There’s a new scam going around that’s targeting small businesses. It starts with a letter from someone claiming to be from the “negotiations department” of a large company. The letter says that the company is interested in using the small business’s products or services, and they would like to negotiate a contract.
The letter looks official, and it’s easy to see how someone could be taken in by it. However, there are several red flags that businesses should be aware of. For one thing, the grammar and syntax in the letter are often poor. The scammer may also refuse to provide contact information for the “negotiations department” or for the company they claim to represent.
If you receive one of these letters, do not respond to it. Contact your local Better Business Bureau or Chamber of Commerce to report it, and then throw the letter away.
How the Scam Works
Here’s how the scam works: The fake negotiation letter is sent to a small business owner, usually via email. The email looks like it’s from a legitimate company, and it has all of the trappings of a professional correspondence. The scammer may even use the real logo of the company they’re pretending to represent.
The email says that the company is interested in using the small business’s products or services, and they would like to negotiate a contract. The email includes a document that looks like an official contract, and it asks the small business owner to sign and return it.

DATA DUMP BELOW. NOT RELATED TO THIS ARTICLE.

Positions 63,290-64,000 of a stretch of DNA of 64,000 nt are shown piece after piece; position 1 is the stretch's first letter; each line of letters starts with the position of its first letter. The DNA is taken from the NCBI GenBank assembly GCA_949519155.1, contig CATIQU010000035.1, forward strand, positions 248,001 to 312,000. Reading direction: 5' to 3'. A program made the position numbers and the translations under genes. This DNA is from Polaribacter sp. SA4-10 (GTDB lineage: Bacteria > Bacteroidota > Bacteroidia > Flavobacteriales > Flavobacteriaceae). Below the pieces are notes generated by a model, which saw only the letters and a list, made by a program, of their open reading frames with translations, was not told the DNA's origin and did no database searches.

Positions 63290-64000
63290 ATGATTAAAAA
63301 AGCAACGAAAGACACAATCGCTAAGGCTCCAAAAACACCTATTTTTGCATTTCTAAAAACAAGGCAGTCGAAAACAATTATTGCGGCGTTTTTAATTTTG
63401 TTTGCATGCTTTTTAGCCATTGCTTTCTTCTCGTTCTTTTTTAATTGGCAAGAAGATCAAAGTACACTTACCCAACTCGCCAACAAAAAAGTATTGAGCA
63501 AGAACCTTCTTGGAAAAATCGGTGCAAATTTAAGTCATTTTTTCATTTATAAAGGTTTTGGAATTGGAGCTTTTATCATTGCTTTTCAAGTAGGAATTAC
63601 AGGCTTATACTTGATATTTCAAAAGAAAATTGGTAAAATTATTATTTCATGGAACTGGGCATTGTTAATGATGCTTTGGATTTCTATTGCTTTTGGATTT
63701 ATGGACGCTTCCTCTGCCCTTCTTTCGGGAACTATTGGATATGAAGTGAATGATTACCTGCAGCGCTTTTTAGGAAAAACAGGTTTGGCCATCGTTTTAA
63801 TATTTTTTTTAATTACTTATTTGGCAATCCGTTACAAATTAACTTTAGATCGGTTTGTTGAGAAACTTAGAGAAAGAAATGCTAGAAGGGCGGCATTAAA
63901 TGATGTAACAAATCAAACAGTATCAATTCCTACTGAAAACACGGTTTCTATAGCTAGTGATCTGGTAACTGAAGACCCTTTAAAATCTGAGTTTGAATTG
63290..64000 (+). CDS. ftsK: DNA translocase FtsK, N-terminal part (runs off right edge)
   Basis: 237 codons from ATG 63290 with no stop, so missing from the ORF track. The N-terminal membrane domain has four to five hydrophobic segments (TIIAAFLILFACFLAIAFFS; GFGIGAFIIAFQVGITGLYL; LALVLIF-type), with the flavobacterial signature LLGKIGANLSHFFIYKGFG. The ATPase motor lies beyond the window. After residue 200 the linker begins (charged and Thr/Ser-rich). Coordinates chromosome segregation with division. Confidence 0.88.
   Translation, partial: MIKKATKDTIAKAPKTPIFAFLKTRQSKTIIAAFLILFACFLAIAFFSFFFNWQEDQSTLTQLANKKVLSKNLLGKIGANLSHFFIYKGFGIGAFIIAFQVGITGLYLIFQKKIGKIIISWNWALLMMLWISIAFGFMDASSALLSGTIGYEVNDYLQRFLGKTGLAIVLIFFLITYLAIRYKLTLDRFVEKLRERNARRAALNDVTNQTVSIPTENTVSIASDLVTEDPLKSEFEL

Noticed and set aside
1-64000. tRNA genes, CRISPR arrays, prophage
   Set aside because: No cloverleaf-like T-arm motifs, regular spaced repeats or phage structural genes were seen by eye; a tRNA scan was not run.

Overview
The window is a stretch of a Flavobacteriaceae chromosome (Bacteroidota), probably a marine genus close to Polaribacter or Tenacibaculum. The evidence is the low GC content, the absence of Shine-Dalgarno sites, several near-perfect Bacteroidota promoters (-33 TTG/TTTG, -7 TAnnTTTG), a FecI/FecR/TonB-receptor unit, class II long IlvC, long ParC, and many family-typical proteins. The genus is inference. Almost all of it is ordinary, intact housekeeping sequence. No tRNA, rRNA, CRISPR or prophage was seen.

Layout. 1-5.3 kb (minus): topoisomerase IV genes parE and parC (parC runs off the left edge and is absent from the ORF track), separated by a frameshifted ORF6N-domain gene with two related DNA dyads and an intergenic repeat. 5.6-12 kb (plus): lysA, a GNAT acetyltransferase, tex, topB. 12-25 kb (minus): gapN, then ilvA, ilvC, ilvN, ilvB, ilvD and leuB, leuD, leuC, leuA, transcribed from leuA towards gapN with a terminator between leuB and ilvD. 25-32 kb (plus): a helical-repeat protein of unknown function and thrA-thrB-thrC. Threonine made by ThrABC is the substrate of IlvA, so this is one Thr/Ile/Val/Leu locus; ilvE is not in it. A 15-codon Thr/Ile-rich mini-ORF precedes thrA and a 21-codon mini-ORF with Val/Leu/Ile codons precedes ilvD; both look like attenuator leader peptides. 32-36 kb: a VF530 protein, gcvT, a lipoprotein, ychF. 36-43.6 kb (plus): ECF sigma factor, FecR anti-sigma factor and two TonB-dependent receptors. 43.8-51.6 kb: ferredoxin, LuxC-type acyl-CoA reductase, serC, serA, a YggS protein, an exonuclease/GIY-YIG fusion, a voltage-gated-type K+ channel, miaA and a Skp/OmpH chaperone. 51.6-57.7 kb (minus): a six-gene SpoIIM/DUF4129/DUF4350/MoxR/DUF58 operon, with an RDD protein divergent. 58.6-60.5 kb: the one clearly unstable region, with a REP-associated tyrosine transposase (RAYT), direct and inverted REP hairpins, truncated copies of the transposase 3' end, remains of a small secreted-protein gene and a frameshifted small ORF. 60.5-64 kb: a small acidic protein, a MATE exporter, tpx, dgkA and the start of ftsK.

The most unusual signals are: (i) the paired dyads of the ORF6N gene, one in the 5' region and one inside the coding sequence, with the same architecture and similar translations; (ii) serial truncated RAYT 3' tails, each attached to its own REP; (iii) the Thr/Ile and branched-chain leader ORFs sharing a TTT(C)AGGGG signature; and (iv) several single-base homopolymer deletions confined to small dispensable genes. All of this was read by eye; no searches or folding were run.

Once the contract is signed, the scammer will ask for an upfront payment for some reason – usually for “insurance,” “taxes,” or “shipping and handling.” They may also ask for sensitive financial information, such as bank account numbers or Social Security numbers. If the business owner pays the fee or provides their financial information, they will never hear from the scammers again.
If you receive a letter from someone claiming to be from a company’s negotiation department, do not respond to it. This is a scam that’s designed to prey on unsuspecting business owners. If you receive one of these letters, contact your local Better Business Bureau or Chamber of Commerce to report it, and then throw it away. Don’t let scammers take advantage of your business – stay informed and be on the lookout for red flags!